Captain Samuel Pike is one of the great forgotten villains of Doctor Who. Michael Godfrey’s performance sounds great – full of menace, but, unlike Cherub, veiled with polite language. He’s also an inveterate snob, dressed foppishly, and with a taste for fine things, and muscular men, shirts slashed to the waist. I suspect there’s more than one man on board who’s enjoyed a taste of Cherub’s “Thomas Tickler”. The Doctor perceives this immediately, and plays on it to buy some time. Later, the flamboyantly periwigged Captain pays a visit to the venal Squire and is delighted by the stylishness of the manor house.
The mismatch between Pike’s fancy dress and his decidedly savage nature almost passes for a theme of the story – characters who appear to be one thing actually turning out to be something else entirely. The churchwarden who was actually a pirate; the Squire who’s a smuggler, even Polly: a woman mistaken for a boy. In the crypt of the church there’s a tunnel to the beach – behind everything respectable is something corrupt or dodgy.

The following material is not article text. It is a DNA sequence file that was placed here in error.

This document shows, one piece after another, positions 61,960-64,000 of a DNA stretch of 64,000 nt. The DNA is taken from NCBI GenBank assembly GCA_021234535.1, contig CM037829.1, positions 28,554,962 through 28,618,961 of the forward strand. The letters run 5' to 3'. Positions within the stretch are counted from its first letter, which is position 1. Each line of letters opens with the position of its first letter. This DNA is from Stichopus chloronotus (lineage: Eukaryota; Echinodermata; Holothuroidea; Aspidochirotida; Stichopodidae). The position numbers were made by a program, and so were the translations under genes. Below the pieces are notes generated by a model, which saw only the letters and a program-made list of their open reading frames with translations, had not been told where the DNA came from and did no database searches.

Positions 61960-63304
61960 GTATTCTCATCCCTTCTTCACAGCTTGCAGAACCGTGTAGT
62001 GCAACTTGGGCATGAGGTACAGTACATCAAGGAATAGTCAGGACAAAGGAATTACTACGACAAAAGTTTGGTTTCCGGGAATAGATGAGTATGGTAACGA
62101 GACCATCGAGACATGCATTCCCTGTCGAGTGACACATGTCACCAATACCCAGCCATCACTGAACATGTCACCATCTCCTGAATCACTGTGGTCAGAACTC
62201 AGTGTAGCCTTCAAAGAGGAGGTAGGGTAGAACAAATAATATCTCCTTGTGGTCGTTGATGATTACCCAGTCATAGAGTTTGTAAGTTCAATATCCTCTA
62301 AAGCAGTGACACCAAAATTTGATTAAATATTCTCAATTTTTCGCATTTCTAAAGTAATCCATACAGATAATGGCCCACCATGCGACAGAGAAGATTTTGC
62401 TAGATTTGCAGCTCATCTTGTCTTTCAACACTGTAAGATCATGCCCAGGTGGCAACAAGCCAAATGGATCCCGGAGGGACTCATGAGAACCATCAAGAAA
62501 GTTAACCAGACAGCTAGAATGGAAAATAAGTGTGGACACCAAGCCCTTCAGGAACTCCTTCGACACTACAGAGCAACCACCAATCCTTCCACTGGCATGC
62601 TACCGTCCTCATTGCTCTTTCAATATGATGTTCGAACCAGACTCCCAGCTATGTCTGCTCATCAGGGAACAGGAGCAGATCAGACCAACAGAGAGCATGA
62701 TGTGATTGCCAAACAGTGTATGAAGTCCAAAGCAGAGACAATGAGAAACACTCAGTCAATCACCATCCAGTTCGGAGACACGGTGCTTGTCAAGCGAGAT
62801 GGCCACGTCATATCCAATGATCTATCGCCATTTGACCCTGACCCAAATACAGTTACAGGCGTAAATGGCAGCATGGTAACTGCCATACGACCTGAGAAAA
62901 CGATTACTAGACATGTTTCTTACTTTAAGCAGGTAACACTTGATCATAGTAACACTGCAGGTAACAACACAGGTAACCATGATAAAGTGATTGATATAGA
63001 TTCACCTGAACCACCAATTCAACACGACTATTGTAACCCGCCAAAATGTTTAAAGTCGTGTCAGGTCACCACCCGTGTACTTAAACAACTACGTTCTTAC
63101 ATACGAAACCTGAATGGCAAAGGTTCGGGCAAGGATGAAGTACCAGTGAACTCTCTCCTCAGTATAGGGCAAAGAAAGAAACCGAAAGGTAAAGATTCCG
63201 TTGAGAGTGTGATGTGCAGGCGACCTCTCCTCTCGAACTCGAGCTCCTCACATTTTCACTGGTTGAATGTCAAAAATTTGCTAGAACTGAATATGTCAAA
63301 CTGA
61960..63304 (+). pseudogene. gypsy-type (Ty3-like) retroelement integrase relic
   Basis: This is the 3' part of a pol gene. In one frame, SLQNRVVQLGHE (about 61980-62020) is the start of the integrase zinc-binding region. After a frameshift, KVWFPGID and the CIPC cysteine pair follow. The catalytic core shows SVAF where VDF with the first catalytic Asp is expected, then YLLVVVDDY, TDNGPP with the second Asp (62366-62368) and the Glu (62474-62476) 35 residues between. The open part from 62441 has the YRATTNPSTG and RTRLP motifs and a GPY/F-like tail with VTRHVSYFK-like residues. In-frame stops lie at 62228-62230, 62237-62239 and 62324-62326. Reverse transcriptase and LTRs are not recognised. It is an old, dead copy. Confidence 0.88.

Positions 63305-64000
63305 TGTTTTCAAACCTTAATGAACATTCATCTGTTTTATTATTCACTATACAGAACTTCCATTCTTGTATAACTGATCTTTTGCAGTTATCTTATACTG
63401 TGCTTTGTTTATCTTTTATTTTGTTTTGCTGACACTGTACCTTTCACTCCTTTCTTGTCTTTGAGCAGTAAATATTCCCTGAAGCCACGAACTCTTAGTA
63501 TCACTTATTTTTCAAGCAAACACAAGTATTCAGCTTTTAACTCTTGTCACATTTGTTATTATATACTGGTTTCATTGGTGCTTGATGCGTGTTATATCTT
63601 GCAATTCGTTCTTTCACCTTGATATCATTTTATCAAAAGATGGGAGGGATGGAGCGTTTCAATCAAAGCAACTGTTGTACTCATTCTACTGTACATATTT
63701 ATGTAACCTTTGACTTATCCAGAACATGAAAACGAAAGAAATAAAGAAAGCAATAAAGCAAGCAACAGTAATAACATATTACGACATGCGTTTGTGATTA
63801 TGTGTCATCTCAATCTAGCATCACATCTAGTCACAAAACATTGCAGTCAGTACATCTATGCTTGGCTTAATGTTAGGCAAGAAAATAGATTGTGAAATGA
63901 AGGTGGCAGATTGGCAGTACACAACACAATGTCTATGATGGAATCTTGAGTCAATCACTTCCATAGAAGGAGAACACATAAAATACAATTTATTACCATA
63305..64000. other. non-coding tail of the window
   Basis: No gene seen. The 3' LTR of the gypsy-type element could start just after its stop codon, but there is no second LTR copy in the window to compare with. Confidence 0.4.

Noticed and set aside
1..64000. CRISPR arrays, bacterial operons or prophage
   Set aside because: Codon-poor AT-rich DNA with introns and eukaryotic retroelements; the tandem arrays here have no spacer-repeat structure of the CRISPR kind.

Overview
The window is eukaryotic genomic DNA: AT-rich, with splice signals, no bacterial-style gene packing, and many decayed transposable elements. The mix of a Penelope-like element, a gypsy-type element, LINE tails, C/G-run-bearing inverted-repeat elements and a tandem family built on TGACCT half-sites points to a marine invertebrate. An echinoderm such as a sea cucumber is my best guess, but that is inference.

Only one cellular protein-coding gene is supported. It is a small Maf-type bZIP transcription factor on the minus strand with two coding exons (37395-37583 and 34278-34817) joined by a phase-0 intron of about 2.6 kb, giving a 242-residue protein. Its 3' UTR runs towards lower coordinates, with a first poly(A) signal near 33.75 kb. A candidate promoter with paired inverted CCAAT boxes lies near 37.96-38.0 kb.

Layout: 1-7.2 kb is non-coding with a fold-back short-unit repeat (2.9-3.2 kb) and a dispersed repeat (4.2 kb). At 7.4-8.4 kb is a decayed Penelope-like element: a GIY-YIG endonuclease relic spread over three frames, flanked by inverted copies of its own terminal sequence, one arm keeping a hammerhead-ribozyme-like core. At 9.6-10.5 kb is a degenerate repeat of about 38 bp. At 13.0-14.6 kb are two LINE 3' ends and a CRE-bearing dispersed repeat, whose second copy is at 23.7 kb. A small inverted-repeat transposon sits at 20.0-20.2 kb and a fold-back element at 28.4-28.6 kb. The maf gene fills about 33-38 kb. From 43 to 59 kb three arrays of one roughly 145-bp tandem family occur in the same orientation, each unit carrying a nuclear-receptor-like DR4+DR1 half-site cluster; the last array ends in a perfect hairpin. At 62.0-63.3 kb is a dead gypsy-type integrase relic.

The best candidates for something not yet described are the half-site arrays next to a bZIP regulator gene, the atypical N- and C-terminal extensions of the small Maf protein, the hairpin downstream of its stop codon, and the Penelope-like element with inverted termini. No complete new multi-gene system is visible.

The script is also quite funny, again partly due to the contradiction between what people say and what they do, and partly because of the Doctor’s gift of understatement – when the captive Kewper tells him Pike is, ‘The bloodiest pirate now alive’, the Doctor agrees he is ‘somewhat violent’. Most amusingly, the older generation sadly bemoan modern youth in a ”Twas ever thus’ way:
PIKE: Young people are not what they were once. Not in our time, eh Mr Cherub?
CHERUB: Indeed not, Cap’n. Very wicked.
In the middle of this, the episode takes a turn into folk horror as an imprisoned Ben and Polly trick their yokellish warder into believing he has been bewitched by means of a single one of his hairs entwined within a voodoo straw doll. Ben ghoulishly describes how the warlock Doctor has captured Tom’s soul as punishment for imprisoning his apprentices, and means to use the doll to make him hang. It’s played for laughs, but Michael Craze really gets into it, and there’s something quite horrible at the way Ben terrifies the boy into begging for mercy, before a cruel parting shot: ‘Remember, from now on, you’re one of us.’ The scene perfectly sums up The Smugglers: a boy’s tall tale, meant to intrigue and frighten. On the basis of this episode, it does it very well.
Next episode: The Smugglers – Episode 2